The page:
Africa

Safeguarding IP Rights

The intent behind legal protection of intellectual property is to generate incentive to innovate.

A vendor tries to prevent photographs being taken of fake Louis Vuitton and Coach brand purses she was selling on a street in Beijing.
A vendor tries to prevent photographs being taken of fake Louis Vuitton and Coach brand purses she was selling on a street in Beijing.

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Intellectual property is defined as any unique form of invention resulting from human creativity that is subsequently recognized and protected by law.  This includes inventions and innovations on existing design in every field and genre, from medicine to technology, literature, music, fine arts and fashion.  But it also includes symbols, images, names, logos and designs used in commerce.   

In the United States, as in most of the world, intellectual property is protected by copyright and patent laws which, for a stipulated amount of time, prevent others from copying and profiting from a protected design.

The intent behind legal protection of intellectual property is to generate incentive to innovate, create new ideas, improve upon existing technologies and spur competition.  This in turn fosters economic growth, and attracts investment that will create new jobs and opportunities for all citizens.  In a recently released study, for example, the United States Department of Commerce notes that some 40 million jobs in the United States are directly related to industries that depend on intellectual property.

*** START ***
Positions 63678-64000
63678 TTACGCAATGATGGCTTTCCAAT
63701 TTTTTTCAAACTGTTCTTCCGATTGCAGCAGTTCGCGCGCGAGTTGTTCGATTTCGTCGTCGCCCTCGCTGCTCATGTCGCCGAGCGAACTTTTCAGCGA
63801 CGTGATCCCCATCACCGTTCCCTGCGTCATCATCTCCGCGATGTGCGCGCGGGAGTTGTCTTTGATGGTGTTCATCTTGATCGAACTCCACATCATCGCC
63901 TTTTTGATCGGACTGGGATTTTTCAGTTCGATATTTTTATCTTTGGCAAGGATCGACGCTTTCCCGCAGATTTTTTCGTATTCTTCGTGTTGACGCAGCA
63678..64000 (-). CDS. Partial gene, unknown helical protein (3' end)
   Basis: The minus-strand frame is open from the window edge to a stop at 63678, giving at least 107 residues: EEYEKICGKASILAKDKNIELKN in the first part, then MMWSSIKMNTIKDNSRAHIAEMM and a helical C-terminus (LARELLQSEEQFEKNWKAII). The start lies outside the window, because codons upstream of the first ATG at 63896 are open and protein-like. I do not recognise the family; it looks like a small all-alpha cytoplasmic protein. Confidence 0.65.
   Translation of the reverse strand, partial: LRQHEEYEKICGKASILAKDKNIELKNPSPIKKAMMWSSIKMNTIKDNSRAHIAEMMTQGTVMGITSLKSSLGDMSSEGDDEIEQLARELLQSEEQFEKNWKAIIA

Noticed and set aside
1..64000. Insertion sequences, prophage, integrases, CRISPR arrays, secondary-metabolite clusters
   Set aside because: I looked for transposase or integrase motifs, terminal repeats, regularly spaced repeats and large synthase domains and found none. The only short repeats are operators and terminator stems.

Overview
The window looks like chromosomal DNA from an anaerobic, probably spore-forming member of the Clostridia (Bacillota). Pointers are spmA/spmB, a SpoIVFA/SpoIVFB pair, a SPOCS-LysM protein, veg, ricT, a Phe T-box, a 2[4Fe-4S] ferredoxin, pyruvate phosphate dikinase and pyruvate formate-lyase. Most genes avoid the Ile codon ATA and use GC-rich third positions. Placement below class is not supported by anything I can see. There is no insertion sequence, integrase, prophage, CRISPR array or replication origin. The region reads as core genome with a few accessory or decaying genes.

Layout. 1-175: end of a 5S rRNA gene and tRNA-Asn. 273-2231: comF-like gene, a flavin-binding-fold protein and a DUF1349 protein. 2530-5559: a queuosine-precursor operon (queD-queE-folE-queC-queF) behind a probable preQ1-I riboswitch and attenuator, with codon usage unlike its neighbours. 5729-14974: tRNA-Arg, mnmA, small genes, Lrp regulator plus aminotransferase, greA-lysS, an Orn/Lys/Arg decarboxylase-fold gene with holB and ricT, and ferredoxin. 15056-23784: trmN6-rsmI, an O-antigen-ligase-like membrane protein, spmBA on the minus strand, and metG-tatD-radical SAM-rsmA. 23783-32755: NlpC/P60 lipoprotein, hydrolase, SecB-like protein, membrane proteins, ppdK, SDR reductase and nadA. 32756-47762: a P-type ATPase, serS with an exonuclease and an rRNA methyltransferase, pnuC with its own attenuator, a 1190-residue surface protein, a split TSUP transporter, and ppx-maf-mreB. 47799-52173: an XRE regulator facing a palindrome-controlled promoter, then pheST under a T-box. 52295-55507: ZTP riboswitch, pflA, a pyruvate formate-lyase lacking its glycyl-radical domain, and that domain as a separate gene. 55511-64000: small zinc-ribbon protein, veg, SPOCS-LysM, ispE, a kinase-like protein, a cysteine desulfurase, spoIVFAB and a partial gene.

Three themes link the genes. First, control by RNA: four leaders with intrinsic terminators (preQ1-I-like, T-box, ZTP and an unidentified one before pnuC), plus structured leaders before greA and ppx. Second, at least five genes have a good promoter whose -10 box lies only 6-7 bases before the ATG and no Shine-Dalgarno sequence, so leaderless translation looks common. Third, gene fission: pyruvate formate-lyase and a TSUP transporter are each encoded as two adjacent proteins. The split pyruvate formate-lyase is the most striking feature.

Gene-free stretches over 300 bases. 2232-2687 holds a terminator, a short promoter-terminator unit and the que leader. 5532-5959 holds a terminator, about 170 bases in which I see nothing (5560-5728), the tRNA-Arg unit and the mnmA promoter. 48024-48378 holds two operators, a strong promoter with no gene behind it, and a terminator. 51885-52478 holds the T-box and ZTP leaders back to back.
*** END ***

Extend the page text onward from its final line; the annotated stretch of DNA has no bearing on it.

Conversely, the theft of intellectual property, also known as piracy, is a threat to the creative sectors in our societies. Major institutions such as the World Bank and even the United Nations Educational, Scientific, and Cultural Organization, or UNESCO, recognize this correlation.

Intent on protecting intellectual property rights globally, the United States is partnering with other governments to stop pirates from profiting off the ideas and labor of others.  Most recently, the U.S. Department of State allocated $2.6 million for anti-crime training and technical assistance projects in several countries in the Pacific Rim, Latin American, and sub-Saharan Africa.

So, for example, West African customs authorities will receive training in methods to identify and seize goods that infringe on foreign patents and logos.  Some ASEAN member state judges and prosecutors will be offered workshops in judicial and prosecutorial management of Intellectual Property Rights cases, while Mexican law enforcement will study how to follow the money trail and digital evidence in online piracy cases.

As U.S. Deputy Commerce Secretary Rebecca Blank said recently, “strong intellectual property protections encourage our businesses to pursue the next great idea, which is vital to ... driving our overall prosperity."

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